Saturday, November 7, 2009

Long Term Care and Health Care Reform.

New America has a story on the necessary but neglected attention paid by health care reform efforts to long term care for elders:

The disjointed system of care for elders fails to cover — not even through Medicare — long-term assistance for persistent conditions and frailty. Medicare only covers acute-care conditions, such as broken hips or strokes. But once a stroke victim becomes medically stabilized, for instance, Medicare does not pay for extensive rehabilitation or therapy needed for a person to fully recover the ability to move or communicate.

Unlike any other economically advanced country, continuing-care coverage available to older Americans and people with disabilities is available mainly through Medicaid, a poverty program forcing people to "spend down" until they are poor enough to qualify. Private long-term care insurance is generally unreliable and covers only 6 percent of older Americans.

This reporter followed up with Shalala, “What about even Sen. Kennedy’s CLASS Act?” (It stands for the Community Living Assistance Services and Supports Act.) Shalala repeated, sharply this time, "We're not there, yet." So don't bet on that provision getting to the president's desk — if any health care bill does.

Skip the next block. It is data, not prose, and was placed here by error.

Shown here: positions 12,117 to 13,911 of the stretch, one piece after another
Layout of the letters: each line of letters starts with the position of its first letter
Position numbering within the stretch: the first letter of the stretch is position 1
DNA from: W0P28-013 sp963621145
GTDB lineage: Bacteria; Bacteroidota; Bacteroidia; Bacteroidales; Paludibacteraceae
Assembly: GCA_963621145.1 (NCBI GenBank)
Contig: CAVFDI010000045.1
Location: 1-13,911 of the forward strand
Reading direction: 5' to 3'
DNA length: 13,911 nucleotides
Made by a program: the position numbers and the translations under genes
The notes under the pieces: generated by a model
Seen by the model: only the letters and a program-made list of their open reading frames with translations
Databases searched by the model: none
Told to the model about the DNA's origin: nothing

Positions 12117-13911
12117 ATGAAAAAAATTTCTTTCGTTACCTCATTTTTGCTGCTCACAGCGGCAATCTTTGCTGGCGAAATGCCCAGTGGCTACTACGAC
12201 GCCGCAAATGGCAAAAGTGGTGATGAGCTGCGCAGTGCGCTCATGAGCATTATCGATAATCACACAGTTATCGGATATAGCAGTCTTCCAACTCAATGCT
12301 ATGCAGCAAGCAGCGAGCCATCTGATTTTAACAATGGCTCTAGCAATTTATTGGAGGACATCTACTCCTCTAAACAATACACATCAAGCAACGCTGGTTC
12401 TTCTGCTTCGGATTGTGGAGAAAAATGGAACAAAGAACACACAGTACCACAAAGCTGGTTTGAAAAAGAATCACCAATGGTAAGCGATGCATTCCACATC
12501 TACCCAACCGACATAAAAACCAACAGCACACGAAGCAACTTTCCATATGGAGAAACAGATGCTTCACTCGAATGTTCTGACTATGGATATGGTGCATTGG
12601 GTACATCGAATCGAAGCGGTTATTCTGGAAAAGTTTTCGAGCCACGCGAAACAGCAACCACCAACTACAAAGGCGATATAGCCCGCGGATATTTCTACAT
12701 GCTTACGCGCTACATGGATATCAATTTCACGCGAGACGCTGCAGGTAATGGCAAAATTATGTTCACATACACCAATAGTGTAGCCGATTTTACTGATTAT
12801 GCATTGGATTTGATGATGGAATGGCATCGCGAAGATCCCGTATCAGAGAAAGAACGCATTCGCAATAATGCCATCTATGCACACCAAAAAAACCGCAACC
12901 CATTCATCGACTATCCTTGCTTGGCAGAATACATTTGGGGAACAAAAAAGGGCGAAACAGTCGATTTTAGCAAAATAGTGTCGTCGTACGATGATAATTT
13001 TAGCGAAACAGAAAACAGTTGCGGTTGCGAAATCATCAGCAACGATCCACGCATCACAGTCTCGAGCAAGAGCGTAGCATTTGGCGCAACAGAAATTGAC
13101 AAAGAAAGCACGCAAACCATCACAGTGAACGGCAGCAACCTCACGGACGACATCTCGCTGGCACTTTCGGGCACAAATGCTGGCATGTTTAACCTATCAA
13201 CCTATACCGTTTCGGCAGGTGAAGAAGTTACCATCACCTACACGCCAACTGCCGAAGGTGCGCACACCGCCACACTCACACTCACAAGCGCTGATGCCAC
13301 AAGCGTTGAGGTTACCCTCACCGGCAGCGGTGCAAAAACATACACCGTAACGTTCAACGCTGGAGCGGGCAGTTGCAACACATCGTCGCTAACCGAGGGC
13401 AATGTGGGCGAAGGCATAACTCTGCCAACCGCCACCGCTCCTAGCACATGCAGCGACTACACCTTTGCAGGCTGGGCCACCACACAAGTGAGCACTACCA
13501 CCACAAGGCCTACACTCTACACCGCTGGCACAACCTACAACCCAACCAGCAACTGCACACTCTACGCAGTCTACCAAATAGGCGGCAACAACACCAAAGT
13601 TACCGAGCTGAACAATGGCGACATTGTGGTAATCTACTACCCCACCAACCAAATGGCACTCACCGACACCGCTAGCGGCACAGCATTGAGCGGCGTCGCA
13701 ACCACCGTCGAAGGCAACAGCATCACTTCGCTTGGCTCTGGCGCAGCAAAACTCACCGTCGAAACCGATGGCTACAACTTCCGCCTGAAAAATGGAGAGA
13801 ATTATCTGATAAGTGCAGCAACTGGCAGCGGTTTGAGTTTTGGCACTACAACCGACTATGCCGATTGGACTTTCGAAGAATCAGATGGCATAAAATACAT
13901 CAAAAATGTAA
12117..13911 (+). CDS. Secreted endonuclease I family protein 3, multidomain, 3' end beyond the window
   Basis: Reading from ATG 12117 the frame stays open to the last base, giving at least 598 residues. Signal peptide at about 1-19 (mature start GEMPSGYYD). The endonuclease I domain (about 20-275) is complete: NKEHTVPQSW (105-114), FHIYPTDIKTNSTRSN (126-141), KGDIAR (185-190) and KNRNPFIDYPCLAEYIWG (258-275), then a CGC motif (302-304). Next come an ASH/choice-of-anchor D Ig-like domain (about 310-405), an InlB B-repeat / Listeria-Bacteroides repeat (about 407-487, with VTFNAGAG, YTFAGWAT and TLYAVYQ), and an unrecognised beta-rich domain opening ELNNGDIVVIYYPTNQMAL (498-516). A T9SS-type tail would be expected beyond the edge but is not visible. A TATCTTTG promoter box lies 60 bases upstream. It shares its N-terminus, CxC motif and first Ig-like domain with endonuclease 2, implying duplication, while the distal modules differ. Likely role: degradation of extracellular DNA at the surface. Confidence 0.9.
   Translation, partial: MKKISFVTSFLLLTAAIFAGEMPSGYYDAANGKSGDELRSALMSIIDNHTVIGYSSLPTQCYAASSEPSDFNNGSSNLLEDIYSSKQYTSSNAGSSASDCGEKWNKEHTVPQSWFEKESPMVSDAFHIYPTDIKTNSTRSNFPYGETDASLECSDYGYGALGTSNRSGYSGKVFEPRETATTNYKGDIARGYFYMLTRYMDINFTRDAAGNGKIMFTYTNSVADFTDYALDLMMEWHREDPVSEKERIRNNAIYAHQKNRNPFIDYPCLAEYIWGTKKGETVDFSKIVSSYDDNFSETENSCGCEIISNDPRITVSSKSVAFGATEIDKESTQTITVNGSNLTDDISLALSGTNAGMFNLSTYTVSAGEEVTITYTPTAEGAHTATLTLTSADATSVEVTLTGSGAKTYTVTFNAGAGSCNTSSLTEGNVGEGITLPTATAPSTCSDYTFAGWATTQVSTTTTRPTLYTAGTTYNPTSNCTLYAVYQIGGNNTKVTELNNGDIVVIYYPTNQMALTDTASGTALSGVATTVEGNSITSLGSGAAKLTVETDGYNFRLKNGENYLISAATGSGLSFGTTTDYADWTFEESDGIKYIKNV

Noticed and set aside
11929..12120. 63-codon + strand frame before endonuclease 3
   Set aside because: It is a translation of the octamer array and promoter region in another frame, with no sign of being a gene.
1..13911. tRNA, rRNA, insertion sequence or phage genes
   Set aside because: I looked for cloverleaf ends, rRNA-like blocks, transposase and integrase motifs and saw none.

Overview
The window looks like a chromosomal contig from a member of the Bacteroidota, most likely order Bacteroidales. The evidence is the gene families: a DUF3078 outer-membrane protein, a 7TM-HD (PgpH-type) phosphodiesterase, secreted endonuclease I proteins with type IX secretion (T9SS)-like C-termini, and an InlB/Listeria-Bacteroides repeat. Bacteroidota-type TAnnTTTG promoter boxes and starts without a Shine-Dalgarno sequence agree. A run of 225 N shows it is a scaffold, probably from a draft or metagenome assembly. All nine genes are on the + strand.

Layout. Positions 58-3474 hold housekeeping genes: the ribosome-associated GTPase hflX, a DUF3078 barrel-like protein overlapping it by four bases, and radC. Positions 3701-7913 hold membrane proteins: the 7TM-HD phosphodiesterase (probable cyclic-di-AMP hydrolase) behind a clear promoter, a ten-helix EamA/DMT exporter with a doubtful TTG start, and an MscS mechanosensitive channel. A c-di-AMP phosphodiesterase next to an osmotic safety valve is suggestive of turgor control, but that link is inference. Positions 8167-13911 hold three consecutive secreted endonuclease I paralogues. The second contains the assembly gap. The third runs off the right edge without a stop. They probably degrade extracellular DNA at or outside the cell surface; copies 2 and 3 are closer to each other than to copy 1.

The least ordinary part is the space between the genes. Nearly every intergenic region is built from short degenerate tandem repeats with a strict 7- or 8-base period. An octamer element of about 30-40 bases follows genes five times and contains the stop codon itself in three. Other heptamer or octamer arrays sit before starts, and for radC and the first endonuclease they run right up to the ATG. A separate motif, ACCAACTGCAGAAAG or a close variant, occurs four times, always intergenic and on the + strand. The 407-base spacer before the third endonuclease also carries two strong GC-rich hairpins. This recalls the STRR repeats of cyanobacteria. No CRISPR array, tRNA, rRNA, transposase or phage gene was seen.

Shalala did observe, though, that change might come eventually: "If we can get to chronic care management and some way of reimbursing people, we may be able to cobble together a serious long-term care plan.” She said some hospitals are starting to organize LTC programs by adding services, such as chronic care management, and working with hospices for those with terminal illness.

“But,” she stressed, “We're cobbling together, and it's not a seamless system."

Although Shalala's political instincts are instructive, the notion of covering one kind of care without the other makes little sense to many prominent experts. At the recent On Lok Annual Conference on eldercare, held in San Francisco, Joshua Wiener stated, "This kind of fragmentation in particular doesn't work well for people with chronic illnesses, chronic conditions, people with disabilities."

ht: Margaret Morganroth Gullette

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